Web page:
The legislation underpinning the Strategy ensures real public transparency and political accountability for reporting on child and youth wellbeing, including child poverty reduction.
Recent reports include:
The first statutory Child and Youth Wellbeing Strategy Annual Report, for the year ended June 2021, was released on 12 April 2022. A voluntary Annual Report was published in 2021, which established baseline data for the majority of the Strategy’s 36 child and youth wellbeing indicators.
The Annual Report details progress towards achieving the outcomes, as measured against the Strategy's indicators. It includes specific information on outcomes for Māori and Pacific children and young people, and for other population groups where data is available.
It also includes progress updates on key actions in the Strategy's Programme of Action.
Monitoring Report - progress in implementing the Strategy
The third Monitoring Report, outlining progress in implementing the Child and Youth Wellbeing Strategy was released on 22 June 2022. It details key activity carried out in 2021 (Jan - Dec) to bring the Strategy into effect. This includes progress of the particular policies and initiatives underway across government to help achieve the Strategy’s vision and outcomes, and how agencies and non-government organisations are aligning to the Strategy framework.
- Read the Monitoring Report for the period January - December 2021
- Read the Monitoring Report for the period July-December 2020
- Read the Monitoring Report for the year ended June 2020
Child Poverty Report - Budget 2022
The fourth annual Child Poverty Report was released on 19 May, alongside Budget 2022. It describes what progress has been made in reducing poverty and what the government is doing through Budget 2022 to reduce child poverty.
- Find out more
- Read the Child poverty Report Budget 2022
- Read the Child Poverty Report - Budget 2021
- Child Poverty Report - Budget 2020
- Child Poverty Report - Budget 2019
Child Poverty Statistics
Stats NZ released the official child poverty rates for the year ended June 2021 on 24 February 2022. These statistics track progress towards the Government's child poverty targets against the 2017/18 baseline data. The data shows that, on all the measures, child poverty has continued to trend downwards.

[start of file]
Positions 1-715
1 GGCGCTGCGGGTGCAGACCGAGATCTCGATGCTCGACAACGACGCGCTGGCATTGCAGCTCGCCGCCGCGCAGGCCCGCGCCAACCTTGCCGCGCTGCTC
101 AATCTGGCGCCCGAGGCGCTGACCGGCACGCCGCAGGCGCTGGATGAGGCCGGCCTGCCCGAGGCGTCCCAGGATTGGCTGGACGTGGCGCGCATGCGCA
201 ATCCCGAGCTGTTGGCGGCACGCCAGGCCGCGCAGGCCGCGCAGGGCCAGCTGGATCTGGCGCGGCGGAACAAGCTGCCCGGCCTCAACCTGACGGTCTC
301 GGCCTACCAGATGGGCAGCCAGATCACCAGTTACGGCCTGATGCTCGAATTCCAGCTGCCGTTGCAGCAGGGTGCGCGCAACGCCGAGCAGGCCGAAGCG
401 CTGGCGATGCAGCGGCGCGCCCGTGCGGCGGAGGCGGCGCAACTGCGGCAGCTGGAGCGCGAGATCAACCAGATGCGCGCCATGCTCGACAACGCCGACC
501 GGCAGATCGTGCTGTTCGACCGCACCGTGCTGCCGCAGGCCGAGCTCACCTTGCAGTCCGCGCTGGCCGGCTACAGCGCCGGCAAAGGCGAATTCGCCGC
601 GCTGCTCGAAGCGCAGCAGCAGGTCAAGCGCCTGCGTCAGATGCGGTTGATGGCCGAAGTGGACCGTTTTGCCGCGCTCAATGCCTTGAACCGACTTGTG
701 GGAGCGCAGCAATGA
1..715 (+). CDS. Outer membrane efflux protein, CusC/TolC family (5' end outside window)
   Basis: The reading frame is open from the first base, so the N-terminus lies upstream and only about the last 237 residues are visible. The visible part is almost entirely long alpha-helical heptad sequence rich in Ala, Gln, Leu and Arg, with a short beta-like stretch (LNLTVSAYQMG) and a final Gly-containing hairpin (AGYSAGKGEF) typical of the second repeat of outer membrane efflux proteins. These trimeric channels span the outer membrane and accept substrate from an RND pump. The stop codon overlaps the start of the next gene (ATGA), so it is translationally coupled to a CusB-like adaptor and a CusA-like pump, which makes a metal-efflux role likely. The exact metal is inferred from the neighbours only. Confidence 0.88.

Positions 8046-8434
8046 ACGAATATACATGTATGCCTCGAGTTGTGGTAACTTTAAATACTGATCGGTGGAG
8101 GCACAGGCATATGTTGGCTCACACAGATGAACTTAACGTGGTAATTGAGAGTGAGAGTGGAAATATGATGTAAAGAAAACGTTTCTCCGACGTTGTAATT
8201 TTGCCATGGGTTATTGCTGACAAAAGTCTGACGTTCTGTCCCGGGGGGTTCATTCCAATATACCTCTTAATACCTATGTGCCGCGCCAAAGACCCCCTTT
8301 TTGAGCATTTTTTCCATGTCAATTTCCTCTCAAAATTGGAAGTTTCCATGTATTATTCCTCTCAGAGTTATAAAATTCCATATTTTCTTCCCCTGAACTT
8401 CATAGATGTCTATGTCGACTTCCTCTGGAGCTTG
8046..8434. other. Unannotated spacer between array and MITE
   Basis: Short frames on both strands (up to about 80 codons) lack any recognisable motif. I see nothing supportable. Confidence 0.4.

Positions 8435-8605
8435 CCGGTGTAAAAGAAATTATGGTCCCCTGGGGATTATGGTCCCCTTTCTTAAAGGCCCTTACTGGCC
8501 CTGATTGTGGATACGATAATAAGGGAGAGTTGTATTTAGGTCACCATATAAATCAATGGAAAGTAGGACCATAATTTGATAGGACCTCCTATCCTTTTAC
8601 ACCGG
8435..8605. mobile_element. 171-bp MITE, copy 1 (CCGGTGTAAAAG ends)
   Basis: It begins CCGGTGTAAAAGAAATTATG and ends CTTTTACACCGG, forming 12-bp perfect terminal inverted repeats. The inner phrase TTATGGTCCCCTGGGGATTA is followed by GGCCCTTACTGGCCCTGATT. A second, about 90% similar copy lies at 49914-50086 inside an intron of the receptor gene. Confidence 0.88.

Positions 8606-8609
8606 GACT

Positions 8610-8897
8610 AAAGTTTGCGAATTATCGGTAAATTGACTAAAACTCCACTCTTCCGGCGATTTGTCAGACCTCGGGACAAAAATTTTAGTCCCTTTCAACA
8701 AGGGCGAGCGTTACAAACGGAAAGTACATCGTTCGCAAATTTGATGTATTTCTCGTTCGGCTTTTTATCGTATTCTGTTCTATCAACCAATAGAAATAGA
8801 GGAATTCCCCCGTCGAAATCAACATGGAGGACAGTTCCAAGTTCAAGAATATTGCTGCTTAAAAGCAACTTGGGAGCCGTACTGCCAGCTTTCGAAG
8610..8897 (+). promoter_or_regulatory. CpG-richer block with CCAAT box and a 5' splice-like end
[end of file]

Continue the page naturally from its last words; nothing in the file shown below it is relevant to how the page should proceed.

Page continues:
The figures also show that the Government has met the first round of child poverty targets on two of the three primary measures. The data captures the initial impacts of COVID-19 on measured child poverty, and the Government’s preliminary policies in response.
- Read the latest Stats NZ child poverty report (for the year ended June 2021)
- Read the media release
- See the Stats NZ child poverty baseline rates (for the year ended June 2018)
A challenge with measurement and reporting is that there are time-lags between data collection and reporting timeframes, meaning the impacts of policies are often not visible in the reporting for some time.
The child poverty data used in the child poverty report produced by Stats NZ is drawn from the Household Economic Survey (HES), which surveys adults (aged 15+) in more than 20,000 households. The survey is conducted over a 12-month period, from July to June, and collects annual income information for the 12 months prior to the interview. These collection timelines mean a significant lag in data reporting, of up to two and a half years at the time of the report’s release.
For example, the numbers reflected in the child poverty report for the 2019/20 year, released in February 2022, cover annual incomes from mid-2018 to mid-2020.
Child Poverty Related Indicators Report
The third report on the Child Poverty Related Indicators - focusing on trends up to and including the 2020/21 year - was released on 12 April 2021.
Child Poverty Related Indicators are measures related to the broader causes and consequences of child poverty. Taken together, these indicators help tell a broader story about the lived experience of children living in poverty in New Zealand.
Overtime, they can also tell us more about the impact of policies established to reduce child poverty and mitigate its consequences.